Reducing energy wastage can slash farmers’ costs of production, often without the need for significant capital expenditure. We find out how in the first of a new four-part series.
Farmers Weekly has teamed up with E.ON to run the Farm Energy Challenge – a series of features in which two farmers attempt to reduce their energy bills. In this first article, we profile the farmers taking part, and find out about their existing energy usage.
Charleston Farm, Firle, Sussex
Tom Gribble farms in partnership with his father Ed, and took on the Farm Business Tenancy at Charleston Farm, Firle, Sussex, in 2003. They were granted a 20 year FBT in 2010 and have since built up the milking herd to 180 pedigree Holsteins yielding 8,840 litres a year.
Most of the farm buildings and equipment are virtually unchanged since they were installed in the 1970s, although recent improvements have included new sand cubicles and silage clamp walls.
Tom and his herdsman Adrian milk the cows twice a day, and recently switched to housing them all year round, with the exception of late lactation and dry cows. “We have so little grass from July onwards that we were feeding almost a complete ration all year round anyway,” says Tom. “So we decided to keep the cows indoors throughout most of their lactation.”
The cows calve outside from 1 July to the end of October, with all stock housed over the winter, and dry or late lactation cows turned out in March or April. As a result, Tom’s electricity bills are higher this year than previous years, totalling about £6,800 including VAT. “Compared to what we spend on feed, electricity bills are really not that big,” he says. “But I will be interested to see what the energy audit throws up – obviously, any savings we can make through reducing wastage will be worthwhile.”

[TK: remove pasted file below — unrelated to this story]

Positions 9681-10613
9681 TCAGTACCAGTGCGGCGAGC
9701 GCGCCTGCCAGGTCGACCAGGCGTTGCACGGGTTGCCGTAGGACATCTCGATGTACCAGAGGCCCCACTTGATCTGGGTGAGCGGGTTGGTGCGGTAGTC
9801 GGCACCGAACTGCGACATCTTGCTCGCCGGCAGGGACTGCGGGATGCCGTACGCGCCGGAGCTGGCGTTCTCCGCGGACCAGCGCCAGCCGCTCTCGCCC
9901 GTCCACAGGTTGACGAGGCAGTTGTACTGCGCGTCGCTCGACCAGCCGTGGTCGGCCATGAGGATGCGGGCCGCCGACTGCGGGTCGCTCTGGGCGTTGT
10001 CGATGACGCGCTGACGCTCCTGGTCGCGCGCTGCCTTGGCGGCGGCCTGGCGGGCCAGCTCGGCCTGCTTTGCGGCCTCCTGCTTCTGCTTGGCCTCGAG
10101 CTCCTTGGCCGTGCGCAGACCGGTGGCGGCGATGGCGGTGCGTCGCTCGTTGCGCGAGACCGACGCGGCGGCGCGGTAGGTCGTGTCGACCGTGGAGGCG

Tom has already put in place a couple of cost-saving measures, including new pulsators in the 16×16 herringbone parlour, a water softener to reduce limescale-related filament breakages in water heaters, and, most recently, a borehole. “Our water costs were £12,000-13,000 a year. The borehole has cost us just over £20,000 to put in, but should pay back within less than two years,” he adds.
However, his grasp on energy usage is less secure. “I think we’re probably about average for a dairy farm – lighting is likely to be our greatest cost,” he says. The main cow shed, which houses 200 cubicles, has 12 old fluorescent strip lights that are turned on from 5pm until about 8am, and again in the afternoon. The parlour has separate lighting, and exterior lighting runs on a photocell sensor, turning off during daylight hours.
“If it were up to me, without having an audit, I would probably replace the lighting with newer, energy efficient versions – and I’d like to reduce the milking time a bit,” says Tom. “We spend about three hours on each milking and I want to increase to 200 cows – but I think with this parlour we’ll be limited to 180. We could probably make other energy savings in the parlour, as it’s quite old, but I think that would require quite a lot of money.”
As an Arla Tesco supplier, Tom is sure that reducing energy wastage and carbon footprinting will become increasingly popular in the future. “However, we can’t cut things so far that the farm can’t function; the cows are not machines. I think our costs of production are pretty close to the bone already – when we started out milk prices were 17p/litre so we are used to tight budgets,” he says. “It’s just about farming in as simple and efficient a manner as possible.”
Charleston FARM FACTS
- 180 dairy cows plus replacements. Housed year-round
- 1,400 acres, including 900 acres grass and 500 acres arable on a separate unit
- Also bring on 700 Mule gimmer lambs and lamb 150 Mule ewes on the South Downs
- Baseline energy usage: 71,957 kWh/year
Northfield Farm, Cold Overton, Rutland